Pt. 8 Ch. 1. Is Christ Truly God: The Doctrines That Divide By Erwin Lutzer (NKJV)

November 7, 2018

What About Sectarianism?

Here are two working definitions of the word Sectarianism:
1. a narrow-minded adherence to a particular sect or party or denomination
2. bigot, dogmatist, dogmatizer, partisan (also partizan)
Both definitions are nouns.
Synonyms: illiberal, insular, Lilliputian, little, narrow, narrow-minded, parochial, petty, picayune, provincial, small, small-minded.

Sectarianism is not new. It has been around since Cain slew his brother Abel. Adam and Eve’s third son came along, and the bloodline of Cain and Seth went their separate ways. The term “bury your head in the sand” has been used to describe a non-confrontational attitude. They say ostriches will do this in order to hide from predators. Even though this is a misnomer, the meaning of this figure of speech is acceptable by most people. Burying one’s head in the sand is when we hide from certain truths. The Apostle Paul suggested that in The Body of Christ, we all have particular gifts (Rom. 12:6; 1st Cor. 12:27,28). The Holy Spirit has given some of us a charge to address the divisions in Christ Body. There are preachers who specialize in evangelism. One such man was Billy Graham, who was accepted worldwide for his calling. There are men and women who teach on the subject of spiritual gifts. God the Father has anointed each member of the Body of Christ with different abilities. Dealing with sectarianism is one of this issues that has fallen upon me. Therefore, I will gladly fulfill the commission He has placed upon me, as I pray that you will do the same. Do not bury your head in the sand when Father calls upon you. Do not wait until He has to kick you and make you do what you already know you should be doing.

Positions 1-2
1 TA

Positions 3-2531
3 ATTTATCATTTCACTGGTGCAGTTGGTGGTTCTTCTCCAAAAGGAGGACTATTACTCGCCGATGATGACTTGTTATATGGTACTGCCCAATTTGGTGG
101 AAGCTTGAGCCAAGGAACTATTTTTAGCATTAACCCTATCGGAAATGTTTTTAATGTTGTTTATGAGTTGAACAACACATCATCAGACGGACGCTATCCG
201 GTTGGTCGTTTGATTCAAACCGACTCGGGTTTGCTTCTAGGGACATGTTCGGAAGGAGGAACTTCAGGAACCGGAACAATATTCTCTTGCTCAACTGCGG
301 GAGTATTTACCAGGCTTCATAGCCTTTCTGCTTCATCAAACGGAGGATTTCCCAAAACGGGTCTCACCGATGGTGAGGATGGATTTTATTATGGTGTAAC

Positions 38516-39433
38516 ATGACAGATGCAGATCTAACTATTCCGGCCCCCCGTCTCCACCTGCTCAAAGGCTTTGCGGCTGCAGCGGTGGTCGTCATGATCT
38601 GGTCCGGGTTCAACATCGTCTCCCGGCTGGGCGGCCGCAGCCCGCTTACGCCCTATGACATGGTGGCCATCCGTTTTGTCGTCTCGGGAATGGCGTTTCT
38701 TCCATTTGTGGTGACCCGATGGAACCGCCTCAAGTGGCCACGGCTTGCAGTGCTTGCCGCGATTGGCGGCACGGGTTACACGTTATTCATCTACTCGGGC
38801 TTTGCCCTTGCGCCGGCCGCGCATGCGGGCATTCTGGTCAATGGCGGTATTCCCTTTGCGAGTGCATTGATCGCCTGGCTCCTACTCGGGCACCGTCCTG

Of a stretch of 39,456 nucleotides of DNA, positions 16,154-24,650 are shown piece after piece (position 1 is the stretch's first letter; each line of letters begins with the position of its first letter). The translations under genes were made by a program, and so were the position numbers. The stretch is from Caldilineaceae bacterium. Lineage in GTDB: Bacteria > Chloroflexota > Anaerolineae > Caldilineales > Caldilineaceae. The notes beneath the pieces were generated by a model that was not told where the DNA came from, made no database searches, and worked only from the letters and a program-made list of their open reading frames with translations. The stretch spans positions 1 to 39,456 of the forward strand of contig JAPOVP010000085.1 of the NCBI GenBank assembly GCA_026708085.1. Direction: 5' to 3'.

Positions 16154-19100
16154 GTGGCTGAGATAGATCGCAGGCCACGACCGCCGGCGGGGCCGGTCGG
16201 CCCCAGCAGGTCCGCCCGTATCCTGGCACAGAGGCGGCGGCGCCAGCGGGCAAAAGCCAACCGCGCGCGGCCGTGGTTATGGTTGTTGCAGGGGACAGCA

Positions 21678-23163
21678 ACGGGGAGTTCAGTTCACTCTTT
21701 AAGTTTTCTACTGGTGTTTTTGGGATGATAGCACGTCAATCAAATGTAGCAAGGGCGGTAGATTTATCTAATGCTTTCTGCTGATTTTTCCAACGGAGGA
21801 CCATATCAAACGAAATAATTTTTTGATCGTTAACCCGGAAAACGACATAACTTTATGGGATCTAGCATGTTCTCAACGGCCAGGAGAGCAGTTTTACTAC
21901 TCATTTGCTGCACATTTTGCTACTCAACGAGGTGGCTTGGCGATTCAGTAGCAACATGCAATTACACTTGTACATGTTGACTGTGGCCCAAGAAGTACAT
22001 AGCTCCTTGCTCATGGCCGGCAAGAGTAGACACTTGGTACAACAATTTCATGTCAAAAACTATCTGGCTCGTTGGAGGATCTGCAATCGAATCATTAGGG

The Council at Nicaea

It was 325 B.C. when Constantine had 318 bishops gather together to settle the doctrine of the deity of Christ. There were three opposing views at the time. Firstly, there was a Christian presbyter, priest, and ascetic by the name of Arius from Ptolemais, Cyrenaica, Libya. His thoughts on Christ deity were as follows; Christ was a created being, that He was the first and greatest of created beings, but created nonetheless. “The Son had a beginning, but God is without beginning.” The council shot this idea down immediately and branded it as heresy.

Next, there was Eusebius of Caesarea. His presentation was somewhat more difficult, because he was a personal friend of Constantine, and an admirer of Arius. He believed that Christ was God, just not of the same essence of God the Father. I don’t claim to know exactly what the substance of God is other than the fact that a God is Spirit (John 4:24). However, I do know that God is Light (1st John 5:5), and Jesus is the Light of the world (John 8:12). The Apostle Paul also wrote using the same Greek word ‘phos‘, in saying that God dwells in unapproachable Light. The Bible also tells us that God is Love (1st John 4:8), and the Son is the embodiment of that Love. God the Father, and God the Son are the sole possessors of the same life and Glory (John 17).

So when Eusebius said they are not of the same substance, this tells me something about these men. They never really approached The Word by interpreting scripture with scripture. These ideas were not born out of a relationship with God the Holy Spirit. They replaced spirituality with theories and philosophy. Unfortunately, many of our modern-day churches are built upon the foundation of some of these heresies. Even though these men have been dead and buried for almost 1,700 years, people are still falling into their ditches.

In my next post, I will continue with the third and most commonly held view by a man by the name of Athanasius. To be continue

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